Hunter Biden acknowledged today that he has been notified of an active criminal investigation into his tax affairs by the U.S. Attorney for Delaware. Among the numerous prongs of the inquiry, CNN reports, investigators are examining "whether Hunter Biden and his associates violated tax and money laundering laws in business dealings in foreign countries, principally China."

Documents relating to Hunter Biden's exploitation of his father's name to enrich himself and other relatives through deals with China were among the cache published in the week before the election by The New York Post — revelations censored by Twitter and Facebook and steadfastly ignored by most mainstream news outlets. That concerted repression effort by media outlets and Silicon Valley left it to right-wing outlet such as Fox News and The Daily Caller to report, which in turn meant that millions of Americans were kept in the dark before voting. 

But the just-revealed federal criminal investigation in Delaware is focused on exactly the questions which corporate media outlets refused to examine for fear that doing so would help Trump: namely, whether Hunter Biden engaged in illicit behavior in China and what impact that might have on his father's presidency.

Read on… 

Wednesday 9 December 2020

"Covid- New powers allow Hong Kong government to lock down coronavirus hotspots" | SCMP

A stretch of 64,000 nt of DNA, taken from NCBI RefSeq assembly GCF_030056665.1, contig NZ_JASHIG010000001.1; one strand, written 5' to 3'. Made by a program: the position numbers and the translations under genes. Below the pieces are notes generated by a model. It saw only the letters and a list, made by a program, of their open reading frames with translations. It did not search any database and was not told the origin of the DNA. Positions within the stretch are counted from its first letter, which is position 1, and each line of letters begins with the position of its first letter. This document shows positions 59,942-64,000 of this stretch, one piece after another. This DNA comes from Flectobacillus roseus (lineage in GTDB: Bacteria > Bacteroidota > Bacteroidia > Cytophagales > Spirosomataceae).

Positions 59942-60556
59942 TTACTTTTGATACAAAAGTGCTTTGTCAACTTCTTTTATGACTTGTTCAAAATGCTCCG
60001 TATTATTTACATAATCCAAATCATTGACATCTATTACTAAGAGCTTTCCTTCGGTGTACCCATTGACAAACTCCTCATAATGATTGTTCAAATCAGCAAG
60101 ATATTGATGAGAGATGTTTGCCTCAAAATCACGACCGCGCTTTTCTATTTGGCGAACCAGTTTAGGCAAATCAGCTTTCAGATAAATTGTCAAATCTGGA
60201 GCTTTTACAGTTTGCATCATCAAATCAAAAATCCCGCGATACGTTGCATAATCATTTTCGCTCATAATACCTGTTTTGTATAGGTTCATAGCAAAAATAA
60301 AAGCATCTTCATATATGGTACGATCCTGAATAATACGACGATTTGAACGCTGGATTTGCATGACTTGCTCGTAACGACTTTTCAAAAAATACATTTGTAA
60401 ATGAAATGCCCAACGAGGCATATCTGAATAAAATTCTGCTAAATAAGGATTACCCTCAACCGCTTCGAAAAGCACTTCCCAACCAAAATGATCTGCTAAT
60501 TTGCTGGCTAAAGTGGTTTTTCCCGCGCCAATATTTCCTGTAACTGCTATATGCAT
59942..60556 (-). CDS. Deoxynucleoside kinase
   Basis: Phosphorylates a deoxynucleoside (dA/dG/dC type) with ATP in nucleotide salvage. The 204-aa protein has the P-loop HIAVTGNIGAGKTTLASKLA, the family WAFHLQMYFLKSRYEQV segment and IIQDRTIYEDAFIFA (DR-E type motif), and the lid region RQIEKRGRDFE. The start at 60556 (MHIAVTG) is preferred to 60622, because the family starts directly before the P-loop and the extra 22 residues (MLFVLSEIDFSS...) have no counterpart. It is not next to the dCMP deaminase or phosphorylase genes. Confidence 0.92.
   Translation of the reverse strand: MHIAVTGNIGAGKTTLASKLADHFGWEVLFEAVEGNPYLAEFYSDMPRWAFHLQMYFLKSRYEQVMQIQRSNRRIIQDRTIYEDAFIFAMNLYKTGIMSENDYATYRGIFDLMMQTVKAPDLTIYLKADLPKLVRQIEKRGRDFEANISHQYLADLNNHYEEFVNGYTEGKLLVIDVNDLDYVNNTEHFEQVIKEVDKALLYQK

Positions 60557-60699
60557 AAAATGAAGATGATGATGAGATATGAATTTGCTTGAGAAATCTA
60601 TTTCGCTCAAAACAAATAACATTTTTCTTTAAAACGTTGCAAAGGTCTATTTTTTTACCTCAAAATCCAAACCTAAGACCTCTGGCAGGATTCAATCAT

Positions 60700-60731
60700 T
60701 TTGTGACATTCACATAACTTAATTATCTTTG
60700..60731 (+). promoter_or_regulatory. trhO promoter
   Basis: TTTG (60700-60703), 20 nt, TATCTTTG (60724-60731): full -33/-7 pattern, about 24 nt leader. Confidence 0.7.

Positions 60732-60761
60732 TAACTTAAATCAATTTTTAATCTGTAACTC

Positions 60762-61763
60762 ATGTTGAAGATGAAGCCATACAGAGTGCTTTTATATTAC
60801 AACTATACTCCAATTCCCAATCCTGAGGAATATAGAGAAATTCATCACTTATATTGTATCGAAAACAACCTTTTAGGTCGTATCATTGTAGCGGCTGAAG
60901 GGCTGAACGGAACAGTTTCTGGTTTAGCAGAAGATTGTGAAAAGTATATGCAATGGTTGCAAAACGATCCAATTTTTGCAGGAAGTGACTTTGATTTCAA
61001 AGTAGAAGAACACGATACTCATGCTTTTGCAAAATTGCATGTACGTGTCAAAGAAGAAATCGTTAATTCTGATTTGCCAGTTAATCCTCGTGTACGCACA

Oslo waterfront, December 2014


"There used to be a thinking that youngsters who got infected would be fine. But this time, the perception has to be changed too. The situation is very worrying,” [C-E Carrie] Lam said.

What does our C-E mean? It remains the case that this virus kills mainly the elderly. Until the latest cluster the average age was 81 80.3 and is now 79 79.8   Is this what she means by "youngsters"? Or is she thinking of the 38 year-old male who died recently (HK's youngest)? If so, did he have pre-existing conditions?

study by the New England Journal of Medicine of 319,814 youngsters under 21 recorded 121 deaths. "Underlying medical conditions were present in 75% and included chronic lung disease, obesity, and neurologic, developmental, and cardiovascular conditions." Thus, 30 healthy youngsters died of Covid-19, a survival rate of 99.99%. Ms Lam needs to explain why we have to "change our perceptions".

In a recent letter I quoted similar statistics. I was accused (in the comments) of not caring about deaths ("a single death is too many"). I most certainly do. And I understand the risk the older people when younger relatives bring the virus home. But that is happening anyway, with home-based lockdowns. It would have been better if students had been left to their campus partying and not forced home.

I am over 70 with heart conditions. I'm in the high risk category. Yet I do not want our youngsters to be denied their livelihoods for the sake of us. That's the view of many older folk: no lockdowns. The WHO says the same.

The  line of "we are all at risk" is in pursuit of lockdown compliance. But it is not in compliance with science and statistical facts. In short, it's wrong.

Better to publicise the virus' age-specificity, to protect the vulnerable, to allow the rest to go about their business. Elderly should be protected by their own families. If my own children and grandchildren visit I will keep my distance unless they've had a clear test. This approach has to be better than on-again off-again lockdowns which are ruinous to our economy and to the lives of our youngsters. 

Some fear "our hospitals will be overwhelmed". The same was said in March, but we coped, as we did with the August wave. We have over 40,000 hospital beds and just over 1,000 hospitalised for Covid-19. Does 2.5% overwhelm our system? 

Pf, etc